Reflecting on the Wonder of Christmas

by Debbie Wilson

For you know the grace of our Lord Jesus Christ, that though he was rich, yet for your sakes he became poor, so that you through his poverty might become rich. 2 Corinthians 8:9 NIV

One year, my daughter and I flew to Chicago a few weeks before Christmas. Because Ginny works for an airline the flight attendant bumped us up to first-class. We flew coach on our return home. Let me explain the difference between our flights.

  • In first-class, four seats filled a row (two plus two). In coach, five seats were crammed into the same amount of space (three on one side, two on the other).
  • In first-class, a console separated our roomy seats. In coach, we fought for elbow space.
  • In first-class, they provided a steamy washcloth before a hot meal. In coach, they offered pretzels and a soft drink.
  • In first-class, after our meal, the attendant passed out warm chocolate-chip cookies. In coach, after the pretzels, well…that was it.

My cousin flew from San Antonio, Texas, to Washington, DC, a few days later. Young soldiers being deployed overseas filled her packed plane. When the captain announced the soldiers were on the first leg of their trip to an unsafe region of the world, the other passengers applauded.

But one man did more.

A flight attendant from first-class walked back to the crowded coach section and picked an especially young, slender guy, and ushered him into first-class. A couple of minutes later a large man lumbered out of first-class and crammed his bulk into the soldier’s coach seat.

The Wonder of Incarnation

It touched me to think about these young soldiers leaving the safety of home and comfort of their families at Christmas to protect us and the large man surrendering his first-class seat for a soldier he didn’t know. Their sacrifices provide a small picture of what Jesus did for us.

  • Before Jesus filled a manger, His presence filled the galaxies. Jesus left the expanse and glory of heaven to be confined on one planet in a human body.
  • Before Jesus was an infant, He was the Almighty. He spoke and worlds were created. He set aside His power to become a helpless baby. The Creator became a creature.
  • Before the incarnation, Jesus knew everything. He set aside His omniscience to become like us and grow in knowledge.
  • Jesus did not move from first-class to coach. He moved from heaven to earth—to hell on the cross—so that we could live in heaven. He took our shame and guilt so we could share His glory.
  • He died in weakness so we could live in the power of the resurrection.

Have you pondered what Jesus did for you? When we do, we discover strength, comfort, and joy, not for just a season, but for a lifetime.

This article is brought to you by the Advanced Writers and Speakers Association (AWSA).

About the author: Drawing from her walk with Christ, and years as a Christian counselor, coach, and Bible teacher, Debbie W. Wilson helps women give themselves a break so they can enjoy fruitful and grace-filled lives. She is the author of Little Women, Big God and Give Yourself a Break. Her latest book, Little Faith, Big God, was released in February 2020.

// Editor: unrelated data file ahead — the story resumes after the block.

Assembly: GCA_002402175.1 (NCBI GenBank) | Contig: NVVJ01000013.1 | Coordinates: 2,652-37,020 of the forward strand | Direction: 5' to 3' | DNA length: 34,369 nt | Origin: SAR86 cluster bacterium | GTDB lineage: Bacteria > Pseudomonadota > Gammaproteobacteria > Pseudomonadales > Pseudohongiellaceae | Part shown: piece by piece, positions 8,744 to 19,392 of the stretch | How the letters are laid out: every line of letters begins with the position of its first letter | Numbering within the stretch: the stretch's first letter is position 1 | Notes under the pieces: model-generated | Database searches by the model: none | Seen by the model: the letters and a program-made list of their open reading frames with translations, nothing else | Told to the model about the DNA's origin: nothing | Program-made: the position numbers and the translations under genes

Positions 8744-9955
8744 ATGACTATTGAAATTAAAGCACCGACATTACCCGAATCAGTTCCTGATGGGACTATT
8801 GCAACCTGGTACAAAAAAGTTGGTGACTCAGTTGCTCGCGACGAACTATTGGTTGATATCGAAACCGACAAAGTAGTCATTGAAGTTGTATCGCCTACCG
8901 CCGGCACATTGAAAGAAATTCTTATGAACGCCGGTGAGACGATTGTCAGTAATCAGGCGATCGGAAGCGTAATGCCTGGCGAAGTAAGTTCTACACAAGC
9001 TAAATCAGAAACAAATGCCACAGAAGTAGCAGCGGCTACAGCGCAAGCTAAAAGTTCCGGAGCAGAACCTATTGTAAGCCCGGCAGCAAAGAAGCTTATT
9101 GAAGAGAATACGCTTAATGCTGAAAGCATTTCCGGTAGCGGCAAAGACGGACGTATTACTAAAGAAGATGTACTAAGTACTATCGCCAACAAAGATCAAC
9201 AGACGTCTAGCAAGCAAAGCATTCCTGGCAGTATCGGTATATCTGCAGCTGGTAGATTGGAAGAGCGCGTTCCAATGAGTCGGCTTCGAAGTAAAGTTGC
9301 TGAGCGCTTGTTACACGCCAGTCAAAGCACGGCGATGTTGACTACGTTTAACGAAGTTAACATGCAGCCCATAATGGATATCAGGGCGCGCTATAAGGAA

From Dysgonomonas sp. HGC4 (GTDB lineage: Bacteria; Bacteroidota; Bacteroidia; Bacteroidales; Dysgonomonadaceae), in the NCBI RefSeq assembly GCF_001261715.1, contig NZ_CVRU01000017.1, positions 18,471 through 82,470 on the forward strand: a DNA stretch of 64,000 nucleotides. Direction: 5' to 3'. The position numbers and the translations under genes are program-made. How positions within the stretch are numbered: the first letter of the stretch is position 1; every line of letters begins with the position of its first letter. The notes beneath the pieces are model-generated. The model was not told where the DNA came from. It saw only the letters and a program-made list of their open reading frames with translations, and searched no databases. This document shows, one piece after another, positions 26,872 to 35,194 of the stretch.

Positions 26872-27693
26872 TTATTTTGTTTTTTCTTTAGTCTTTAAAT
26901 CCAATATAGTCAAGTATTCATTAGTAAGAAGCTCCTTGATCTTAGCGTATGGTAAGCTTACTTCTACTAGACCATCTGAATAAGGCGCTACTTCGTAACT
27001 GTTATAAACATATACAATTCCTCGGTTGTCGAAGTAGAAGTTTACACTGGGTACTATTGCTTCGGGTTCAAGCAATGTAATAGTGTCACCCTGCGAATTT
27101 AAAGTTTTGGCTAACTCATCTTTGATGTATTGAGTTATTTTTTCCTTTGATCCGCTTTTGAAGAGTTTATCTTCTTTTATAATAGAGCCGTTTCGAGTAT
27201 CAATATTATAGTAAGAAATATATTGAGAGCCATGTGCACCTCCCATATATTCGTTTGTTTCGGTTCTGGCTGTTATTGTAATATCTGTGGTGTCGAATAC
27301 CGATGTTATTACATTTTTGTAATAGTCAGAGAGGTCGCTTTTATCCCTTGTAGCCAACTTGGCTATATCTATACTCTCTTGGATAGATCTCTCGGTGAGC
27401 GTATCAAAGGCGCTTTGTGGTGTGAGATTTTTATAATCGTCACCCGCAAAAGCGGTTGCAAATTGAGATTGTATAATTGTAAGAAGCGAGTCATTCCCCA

Little Faith, Big God: Grace to Grow When Your Faith Feels Small by [Wilson, Debbie]

Debbie and her husband Larry founded and run Lighthouse Ministries, a nonprofit counseling, coaching, and Bible study ministry. She is an AWSA (Advanced Writers and Speakers Association) certified speaking and writing coach. Debbie enjoys a good mystery, dark chocolate, and the antics of her two standard poodles. Refresh your faith with free resources at

Join the conversation: What about the Christmas story fills you with wonder?

Seeking Refuge

by Doris Hoover

God is our ever-present help in trouble. Psalm 46:1 NIV

Hurricanes impact entire communities. Tornadoes, on the other hand, target individuals. They spin down a street, obliterating one house here and one house there while leaving others untouched.

On September 1, 2021, Hurricane Ida blustered up the east coast, launching a tornado at residents of a small New Jersey community. It ravaged individual homes three miles from my daughter’s house. She sent photos of houses ripped apart. Although my heart went out to the tornado victims, I praised God for my daughter’s safety. Indiscriminate destruction!

A week prior to Ida, our entire country felt the hurricane-like impact of world events, but individual families in Afghanistan suffered the tornado-like devastation of a suicide bomber who stood near their children. Indiscriminate violence!

In the aftermath of nature’s storms, people generally resume their normal activities unless they receive a direct hit. Then they stand shell-shocked in front of splinters that used to be a house. Meanwhile, they take shelter in homes of friends and family or in motels. Insurance companies provide financial aid so the victims can rebuild. Gradually, families replace the material possessions that had been torn from them.